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Bruce Jenkins is President of Ora Research, an engineering research and advisory service. Maplesoft commissioned him to examine how systems-driven engineering practices are being integrated into the early stages of product development, the results of which are available in a free whitepaper entitled System-Level Physical Modeling and Simulation. In this series of blog posts, Mr. Jenkins discusses the results of his research.

This is the third entry in the series.

My last post, System-level physical modeling and simulation: Adoption drivers vs. adoption constraints, described my firm’s research project to investigate the contemporary state of adoption and application of systems modeling software technologies, and their attendant methods and work processes, in the engineering design of off-highway equipment and mining machinery.

In this project, I interviewed some half-dozen expert practitioners at leading manufacturers, including both engineering management and senior discipline leads, to identify key technological factors as well as business and competitive issues driving adoption and use of systems modeling at current levels.

After identifying present-day adoption drivers as well as current constraints on adoption, finally I sought to learn practitioners’ visions, strategies and best practices for accelerating and institutionalizing the implementation and usage of systems modeling tools and practices in their organizations.

I was strongly encouraged to find a wealth of avenues and opportunities for exploiting enterprise business drivers, current industry disruptions, and related internal realignments and change-management initiatives to help drive introduction—or proliferation—of these technologies and their associated new ways of working into engineering organizations:

  • Systems modeling essential to compete by creating differentiated products
  • Mechatronics revolution in off-highway equipment
  • Industry downturns and disruptions create opportunities for disruptive innovation
    • Opportunities to leverage change in underlying industry competitive dynamics
    • Mining industry down-cycle creates opportunity to innovate, find new ways of working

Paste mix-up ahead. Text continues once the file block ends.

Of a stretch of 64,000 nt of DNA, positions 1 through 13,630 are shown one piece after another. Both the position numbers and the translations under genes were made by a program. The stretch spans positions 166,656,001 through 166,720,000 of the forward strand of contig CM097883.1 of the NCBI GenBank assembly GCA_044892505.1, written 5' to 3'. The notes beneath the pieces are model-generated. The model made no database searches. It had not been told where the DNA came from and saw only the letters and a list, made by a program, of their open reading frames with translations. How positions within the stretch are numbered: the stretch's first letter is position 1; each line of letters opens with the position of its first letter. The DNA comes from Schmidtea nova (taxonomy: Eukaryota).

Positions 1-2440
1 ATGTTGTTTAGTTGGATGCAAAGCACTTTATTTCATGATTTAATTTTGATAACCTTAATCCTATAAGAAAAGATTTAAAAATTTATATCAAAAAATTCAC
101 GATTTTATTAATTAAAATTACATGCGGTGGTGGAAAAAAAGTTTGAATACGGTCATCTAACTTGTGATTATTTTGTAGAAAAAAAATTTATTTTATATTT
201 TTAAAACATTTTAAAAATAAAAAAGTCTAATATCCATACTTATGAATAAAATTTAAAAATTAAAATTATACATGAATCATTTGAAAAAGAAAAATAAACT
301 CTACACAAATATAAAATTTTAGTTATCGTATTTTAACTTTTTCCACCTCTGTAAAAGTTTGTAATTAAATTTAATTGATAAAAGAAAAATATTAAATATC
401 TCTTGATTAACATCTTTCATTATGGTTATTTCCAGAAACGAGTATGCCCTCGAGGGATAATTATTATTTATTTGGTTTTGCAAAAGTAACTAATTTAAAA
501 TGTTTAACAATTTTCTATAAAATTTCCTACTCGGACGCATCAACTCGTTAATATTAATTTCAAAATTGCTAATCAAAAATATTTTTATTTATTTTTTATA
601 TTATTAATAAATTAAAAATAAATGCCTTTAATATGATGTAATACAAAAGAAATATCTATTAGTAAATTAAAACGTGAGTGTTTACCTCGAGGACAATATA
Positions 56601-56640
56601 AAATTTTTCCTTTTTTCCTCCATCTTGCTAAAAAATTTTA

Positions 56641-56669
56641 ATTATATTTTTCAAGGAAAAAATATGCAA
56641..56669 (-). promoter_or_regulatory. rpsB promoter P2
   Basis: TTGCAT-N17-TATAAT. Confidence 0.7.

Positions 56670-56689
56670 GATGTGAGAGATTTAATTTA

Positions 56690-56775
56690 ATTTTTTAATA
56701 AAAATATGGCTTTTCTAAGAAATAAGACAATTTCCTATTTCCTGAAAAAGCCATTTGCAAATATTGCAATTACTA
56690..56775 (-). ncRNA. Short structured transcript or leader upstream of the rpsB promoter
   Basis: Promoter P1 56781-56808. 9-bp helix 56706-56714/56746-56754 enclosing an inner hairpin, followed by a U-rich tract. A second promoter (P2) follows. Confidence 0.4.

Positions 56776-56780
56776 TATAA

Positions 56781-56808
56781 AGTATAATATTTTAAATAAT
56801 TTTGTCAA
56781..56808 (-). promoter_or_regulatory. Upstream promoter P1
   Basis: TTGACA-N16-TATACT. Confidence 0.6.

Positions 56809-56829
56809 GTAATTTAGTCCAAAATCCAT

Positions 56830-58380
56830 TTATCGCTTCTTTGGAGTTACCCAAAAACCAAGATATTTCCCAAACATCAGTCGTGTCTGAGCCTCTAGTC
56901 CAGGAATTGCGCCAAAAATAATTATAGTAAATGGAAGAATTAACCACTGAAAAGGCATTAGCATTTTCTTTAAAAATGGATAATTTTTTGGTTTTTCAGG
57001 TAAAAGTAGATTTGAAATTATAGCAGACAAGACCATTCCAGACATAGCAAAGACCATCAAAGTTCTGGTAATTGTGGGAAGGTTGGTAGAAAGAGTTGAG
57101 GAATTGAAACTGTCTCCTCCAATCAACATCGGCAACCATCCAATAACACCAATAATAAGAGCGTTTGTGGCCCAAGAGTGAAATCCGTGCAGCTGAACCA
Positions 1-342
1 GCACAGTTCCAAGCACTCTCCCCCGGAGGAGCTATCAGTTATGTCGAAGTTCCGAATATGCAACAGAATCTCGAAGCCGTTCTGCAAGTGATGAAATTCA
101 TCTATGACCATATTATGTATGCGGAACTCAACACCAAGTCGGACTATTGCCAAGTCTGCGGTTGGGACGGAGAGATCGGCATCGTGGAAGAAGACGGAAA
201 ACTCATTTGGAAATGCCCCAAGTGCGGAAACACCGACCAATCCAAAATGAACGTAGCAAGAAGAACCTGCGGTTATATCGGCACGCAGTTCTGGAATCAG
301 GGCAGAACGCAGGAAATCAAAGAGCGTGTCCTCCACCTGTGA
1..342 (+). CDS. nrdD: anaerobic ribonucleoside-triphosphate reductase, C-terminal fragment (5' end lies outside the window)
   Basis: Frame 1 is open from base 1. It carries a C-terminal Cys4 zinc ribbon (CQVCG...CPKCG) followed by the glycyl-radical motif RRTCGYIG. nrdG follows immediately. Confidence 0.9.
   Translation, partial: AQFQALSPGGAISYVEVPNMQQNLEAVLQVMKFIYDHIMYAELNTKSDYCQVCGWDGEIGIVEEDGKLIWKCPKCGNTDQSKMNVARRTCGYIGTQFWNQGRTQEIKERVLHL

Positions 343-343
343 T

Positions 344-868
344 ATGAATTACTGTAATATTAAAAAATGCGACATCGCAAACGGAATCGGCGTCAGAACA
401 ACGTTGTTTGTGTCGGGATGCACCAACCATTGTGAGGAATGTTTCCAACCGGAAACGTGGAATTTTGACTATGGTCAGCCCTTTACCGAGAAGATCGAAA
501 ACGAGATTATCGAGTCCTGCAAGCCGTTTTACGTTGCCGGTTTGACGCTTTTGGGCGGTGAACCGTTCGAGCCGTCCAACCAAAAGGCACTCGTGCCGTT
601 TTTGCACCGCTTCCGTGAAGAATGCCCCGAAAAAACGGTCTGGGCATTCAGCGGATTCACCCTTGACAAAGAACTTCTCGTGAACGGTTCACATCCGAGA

• Some manufacturers are using current down-cycle in mining industry to change their product innovation strategy
  • Strategies of manufacturers pursuing disruptive innovation
    • Best odds are in companies with deep culture of continually inculcating new skills into their people, and rethinking methods and work processes
    • Some managements willing to take radical corporate measures to replace old-thinking engineering staff with “systems thinkers”
    • Downsizing in off-highway equipment manufacturers may push them to seek more systems-level value-add from their component suppliers
  • New technology opportunities inside manufacturers ready to move more deeply into systems modeling
    • Opportunities in new/emerging industries/companies without legacy investments in systems modeling tools and libraries
    • Best practice for introducing systems modeling: start with work process, then bring in software
    • Capitalizing on engineering’s leeway and autonomy in specifying systems modeling software compared with enterprise-standard CAD/PLM tools
  • Systems modeling technology advances anticipated by practitioner advocates
    • Improving software integration, interoperability, data interchange
    • Improving co-simulation across domain tools
    • Better, more complete FMI (Functional Mock-up Interface) implementation/compliance
    • Higher-fidelity versions of FMI or similar

The white paper detailing the findings of this research is intended to offer guidance and advice for implementing change, as well as documentation to help convince colleagues, management and partners that new ways of working exist, and that the software technologies to support and enable them are available, accessible, and delivering payback and business advantage to forward-thinking engineering organizations today.

My hope is that this research finds utility as a practical, actionable aid for engineers and engineering management in helping their organizations to adopt and implement—or to strengthen and deepen—a simulation-led, systems-driven approach to product development.

You can download the full white paper reporting our findings here.

Bruce Jenkins, Ora Research
oraresearch.com

I'm suggesting a challenge to someone who can create a simulation in Maple on a local economy when a large supercenter enters, first, a localized small area (town), then the effect on a much larger population (state / country / etc...).  A sort of local vs. large businesses.

I would like to create a business model that shows the eventual crash of rich economies due to the increased reliance on foreign imports from poor economies.  As an example, perhaps...

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